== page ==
The former is more like 'I hear you'(I accept your opinion - because you respect the other persons right to their own opinion and freedom of expression and speech - even though you may or may not agree with it)

while the later is more factual like 'Ok, got it'(my brain processed it efficiently and your explanation made sense)

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  • In English, Do you understand me? can be answered just like in French: Yes, I did. Or: Yes, I do. Or long form: Yes, I understand you. versus Yes, I understood you.
    – Lambie
    Commented Apr 20, 2022 at 15:17
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We use both, but "J'ai compris" is more like "I get it" and "Je comprends" more like "I understand"

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    J'aurais dit que «J'ai compris» se traduit plutôt par «I got it» ... Qu'en penses-tu ?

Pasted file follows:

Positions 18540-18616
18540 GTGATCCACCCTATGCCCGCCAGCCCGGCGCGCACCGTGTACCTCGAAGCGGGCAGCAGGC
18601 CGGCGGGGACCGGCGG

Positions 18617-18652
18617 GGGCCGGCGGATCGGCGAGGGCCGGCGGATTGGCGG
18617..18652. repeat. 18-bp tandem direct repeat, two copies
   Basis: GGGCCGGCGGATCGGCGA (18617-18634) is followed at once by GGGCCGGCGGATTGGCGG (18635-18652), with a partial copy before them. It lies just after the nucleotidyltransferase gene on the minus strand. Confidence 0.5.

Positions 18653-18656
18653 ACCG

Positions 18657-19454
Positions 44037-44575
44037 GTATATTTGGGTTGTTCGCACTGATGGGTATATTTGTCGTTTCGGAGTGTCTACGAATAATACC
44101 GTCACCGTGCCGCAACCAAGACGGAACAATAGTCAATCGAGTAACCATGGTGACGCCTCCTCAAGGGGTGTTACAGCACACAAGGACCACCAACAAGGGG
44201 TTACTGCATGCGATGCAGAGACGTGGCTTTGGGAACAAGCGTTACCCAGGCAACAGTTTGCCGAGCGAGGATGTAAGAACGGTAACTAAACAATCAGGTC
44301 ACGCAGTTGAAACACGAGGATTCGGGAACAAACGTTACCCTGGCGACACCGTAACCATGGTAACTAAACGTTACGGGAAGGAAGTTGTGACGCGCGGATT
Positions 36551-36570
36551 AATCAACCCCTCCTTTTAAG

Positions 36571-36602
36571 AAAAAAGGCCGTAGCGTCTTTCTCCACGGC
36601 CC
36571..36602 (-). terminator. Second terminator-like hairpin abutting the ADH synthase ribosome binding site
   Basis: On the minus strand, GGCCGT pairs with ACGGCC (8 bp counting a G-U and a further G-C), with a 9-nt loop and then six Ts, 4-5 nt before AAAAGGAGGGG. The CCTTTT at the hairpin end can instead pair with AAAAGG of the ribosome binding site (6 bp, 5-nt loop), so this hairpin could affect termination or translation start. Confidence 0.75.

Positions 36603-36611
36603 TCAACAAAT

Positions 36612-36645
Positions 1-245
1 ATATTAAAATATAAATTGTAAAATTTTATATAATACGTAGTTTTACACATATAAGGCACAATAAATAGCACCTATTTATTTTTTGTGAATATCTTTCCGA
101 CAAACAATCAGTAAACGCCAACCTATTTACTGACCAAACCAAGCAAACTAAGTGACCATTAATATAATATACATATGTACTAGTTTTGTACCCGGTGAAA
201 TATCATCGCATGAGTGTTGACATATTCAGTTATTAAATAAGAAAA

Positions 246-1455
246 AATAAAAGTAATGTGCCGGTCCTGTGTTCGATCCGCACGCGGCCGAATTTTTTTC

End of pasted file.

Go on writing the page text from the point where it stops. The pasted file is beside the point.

– Thibault
    Commented Sep 19, 2016 at 8:09
  • @Thibault oui tu as raison.
    – Kosmoz
    Commented Sep 19, 2016 at 9:07
  • J'ai compris peut dans certaines situations se dire I got it, voire, I get it mais I got it est plutôt, J'ai pigé [ce que tu as dit].
    – Lambie
    Commented Sep 19, 2016 at 16:19
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J'ai compris is the passé composé (compound past, one of five past tense verb forms/aspects). People don't always use this instead of the present je comprends and you haven't explained what makes you say that.